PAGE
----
Politics

Congress Needs to Ask Michael Cohen: Is the Country Safe with Trump in Office?

The answer might be obvious, but we should hear the question anyhow.
by Kim Wehle
February 26, 2019
Featured Image
Michael Cohen gets into an elevator at Trump Tower, December 12, 2016 in New York City. (Photo by Drew Angerer/Getty Images)

For a number of reasons, Rep. Elijah Cummings, chairman of the House Oversight Committee, is spot-on in suggesting that Michael Cohen’s testimony before Congress could be a watershed moment in the history of the United States.

The facts, indictments, arrests, and guilty pleas collected by Special Counsel Robert Mueller’s team are dizzying. When coupled with the 16-plus additional ongoing investigations of Team Trump (not including congressional ones), the narrative around Trump becomes a tangled clump of octopus tentacles that most regular Americans cannot begin to understand. So they mostly tune it out.

But when Cohen testifies publicly on Wednesday, with his Sopranos-like byline and head-hanging demeanor, people will hear a “once upon a time” story that is finally digestible. And it will no doubt contain nuggets of information that only people like Mueller—whose team spoke to Cohen for 70 hours—have been apprised of to date. Think Kavanaugh hearings, folks: millions of voters watching what will no doubt be Donald Trump’s worst nightmare because he will have no control over how that show unfolds.

The Cohen testimony matters not only because it is looking like a political means of accountability is the only feasible one with this president (given DoJ guidance against indicting a sitting president and the special counsel’s regulations prioritizing confidentiality over disclosure).

In that regard, the bottom-line question is: What will it take for Trump loyalists to shift away from tribalism and toward the rule of law and accountability—and thus motivate Republicans in Congress to take their constitutional oversight role seriously (re-election prospects notwithstanding)?

Cohen’s story also matters for the 2020 presidential election because, if Trump gets a second term, he will outrun the general  five-year statute of limitations for federal crimes. If he loses the next presidential race, he could face indictment and jail time the hour he leaves office—assuming the facts are there to charge him with a crime.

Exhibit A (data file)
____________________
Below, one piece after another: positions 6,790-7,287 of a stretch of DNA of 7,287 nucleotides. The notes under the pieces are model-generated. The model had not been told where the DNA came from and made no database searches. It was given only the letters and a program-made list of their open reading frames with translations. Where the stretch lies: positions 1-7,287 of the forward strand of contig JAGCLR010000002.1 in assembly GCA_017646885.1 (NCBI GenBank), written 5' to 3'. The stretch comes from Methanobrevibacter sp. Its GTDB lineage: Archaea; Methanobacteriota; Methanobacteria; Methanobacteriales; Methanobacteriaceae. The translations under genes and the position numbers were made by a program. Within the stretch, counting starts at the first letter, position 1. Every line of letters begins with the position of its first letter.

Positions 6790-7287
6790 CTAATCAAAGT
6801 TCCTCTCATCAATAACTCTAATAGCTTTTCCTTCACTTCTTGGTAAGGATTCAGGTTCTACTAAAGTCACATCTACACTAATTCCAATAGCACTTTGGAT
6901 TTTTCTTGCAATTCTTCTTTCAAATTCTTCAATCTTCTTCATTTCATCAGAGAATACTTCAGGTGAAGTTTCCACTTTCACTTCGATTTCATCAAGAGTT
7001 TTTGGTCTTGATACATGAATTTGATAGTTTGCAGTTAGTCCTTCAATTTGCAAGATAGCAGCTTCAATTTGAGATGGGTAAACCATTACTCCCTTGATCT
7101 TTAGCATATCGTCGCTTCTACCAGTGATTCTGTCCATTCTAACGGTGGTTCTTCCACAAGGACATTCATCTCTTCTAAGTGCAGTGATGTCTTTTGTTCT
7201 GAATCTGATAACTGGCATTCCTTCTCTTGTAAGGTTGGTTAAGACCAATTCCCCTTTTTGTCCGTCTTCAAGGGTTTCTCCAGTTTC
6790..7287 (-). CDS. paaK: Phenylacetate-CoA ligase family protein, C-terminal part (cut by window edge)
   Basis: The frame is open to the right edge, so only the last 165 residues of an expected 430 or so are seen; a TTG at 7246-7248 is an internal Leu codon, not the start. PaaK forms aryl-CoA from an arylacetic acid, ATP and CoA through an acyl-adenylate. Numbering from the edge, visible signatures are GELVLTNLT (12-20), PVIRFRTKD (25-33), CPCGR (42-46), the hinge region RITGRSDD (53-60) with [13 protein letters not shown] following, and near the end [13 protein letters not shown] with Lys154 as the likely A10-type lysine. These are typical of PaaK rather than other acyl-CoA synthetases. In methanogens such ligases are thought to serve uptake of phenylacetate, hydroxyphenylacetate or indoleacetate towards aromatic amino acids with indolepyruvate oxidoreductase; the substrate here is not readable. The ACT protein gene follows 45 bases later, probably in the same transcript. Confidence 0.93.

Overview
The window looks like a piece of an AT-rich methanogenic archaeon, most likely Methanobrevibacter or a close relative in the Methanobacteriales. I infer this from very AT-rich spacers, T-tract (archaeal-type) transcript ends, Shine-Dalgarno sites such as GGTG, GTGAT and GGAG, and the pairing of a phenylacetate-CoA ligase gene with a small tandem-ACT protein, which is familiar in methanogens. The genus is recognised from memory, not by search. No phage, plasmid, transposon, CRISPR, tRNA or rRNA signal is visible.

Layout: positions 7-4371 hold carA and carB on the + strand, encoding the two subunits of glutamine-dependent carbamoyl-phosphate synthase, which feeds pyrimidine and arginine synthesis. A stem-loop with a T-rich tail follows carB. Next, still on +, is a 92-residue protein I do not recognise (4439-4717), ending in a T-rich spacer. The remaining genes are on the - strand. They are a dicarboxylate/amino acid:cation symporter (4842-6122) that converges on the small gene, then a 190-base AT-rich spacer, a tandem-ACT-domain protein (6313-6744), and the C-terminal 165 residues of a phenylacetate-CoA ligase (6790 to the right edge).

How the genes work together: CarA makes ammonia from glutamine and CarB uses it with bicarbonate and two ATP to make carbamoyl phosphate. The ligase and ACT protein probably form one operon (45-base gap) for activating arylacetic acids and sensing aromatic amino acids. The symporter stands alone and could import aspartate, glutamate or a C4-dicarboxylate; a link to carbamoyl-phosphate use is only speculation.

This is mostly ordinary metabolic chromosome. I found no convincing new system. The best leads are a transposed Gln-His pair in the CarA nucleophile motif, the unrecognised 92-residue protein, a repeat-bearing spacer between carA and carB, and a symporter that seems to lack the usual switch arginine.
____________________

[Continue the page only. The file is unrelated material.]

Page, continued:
But even setting all that aside, Cohen’s testimony matters on the merits, too.

With respect to the Russia investigation, on which Cohen will largely be questioned behind closed congressional doors, the zillion dollar question is this: If there’s indeed no “collusion,” why have so many people close to Trump lied to investigators? Why, in particular, did Cohen lie to Congress about Trump’s negotiation of a deal for a Trump Tower in Moscow during the presidential campaign?  

Peeling back that onion, the next question becomes: Does Russia have sufficient “kompromat”—or dirt—on Trump so as to give Putin sway over current American policy? Or was Trump’s effort to broker a Trump Tower Moscow deal done in exchange for anticipated pro-Putin perks once Trump was in office (with Russia’s help)?

If pay-to-play has been at play with the Russians and this White House, then the presidency is compromised, full stop.

A couple of other Cohen narratives bear mentioning. One is the specter of additional audiotapes floating around Cohen’s coffers that could implicate the president. Remember that he taped Trump talking about the hush money payout to Karen McDougal, and has pledged to come to Congress armed with corroborating information.

And remember, there’s Cohen’s indictment and guilty plea for violating campaign finance laws in connection with the hush money payment to Stormy Daniels, in which he directly implicated the president. Prosecutors from the Southern District of New York likewise confirmed in a court filing that “Individual 1”—believed to be Trump—directed the payments. In the tsunami of scandals coming from the White House, the president’s role in this crime has been nearly forgotten. But there is no question that commission of a federal felony is an impeachable offense, so Congress needs to know what Cohen knows on this score.

Of course, the president is implicated in a range of other potential wrongdoing involving matters such as the Trump Organization and the Trump inaugural committee, including possible tax and financial crimes that Cohen is reportedly poised to talk about. And if Cohen’s testimony traverses the Trump family “red line”—scooping up Don Jr., Jared, or even Ivanka—we will likely see a response from DJT like none other to date (and that is saying something).

Which brings us to the most critical question that congressional committee members should ask of Michael Cohen: “In your opinion, are the American people safe with this man in office?”  

As all cameras descend on Vietnam for Trump’s summit with North Korean leader Kim Jong-un, let’s not forget that it was only days ago that lifelong Republican and former acting FBI director Andrew McCabe fingered Trump as a potential Russian asset. He also retold how, when faced with U.S. intelligence regarding North Korea’s missile capabilities, the president reportedly responded, “I don’t care, I believe Putin.”

Perhaps we don’t need Cohen to tell us whether Americans should be complacent about our safety under this presidency, after all. But we do need Congress to ask.

Kim Wehle

Kim Wehle is a contributor to The Bulwark and a professor at the University of Baltimore School of Law and a former assistant U.S. attorney and associate independent counsel in the Whitewater investigation. Her forthcoming book, How to Read the Constitution and Why, will be published in spring 2019; follow her on Twitter @kim_wehle.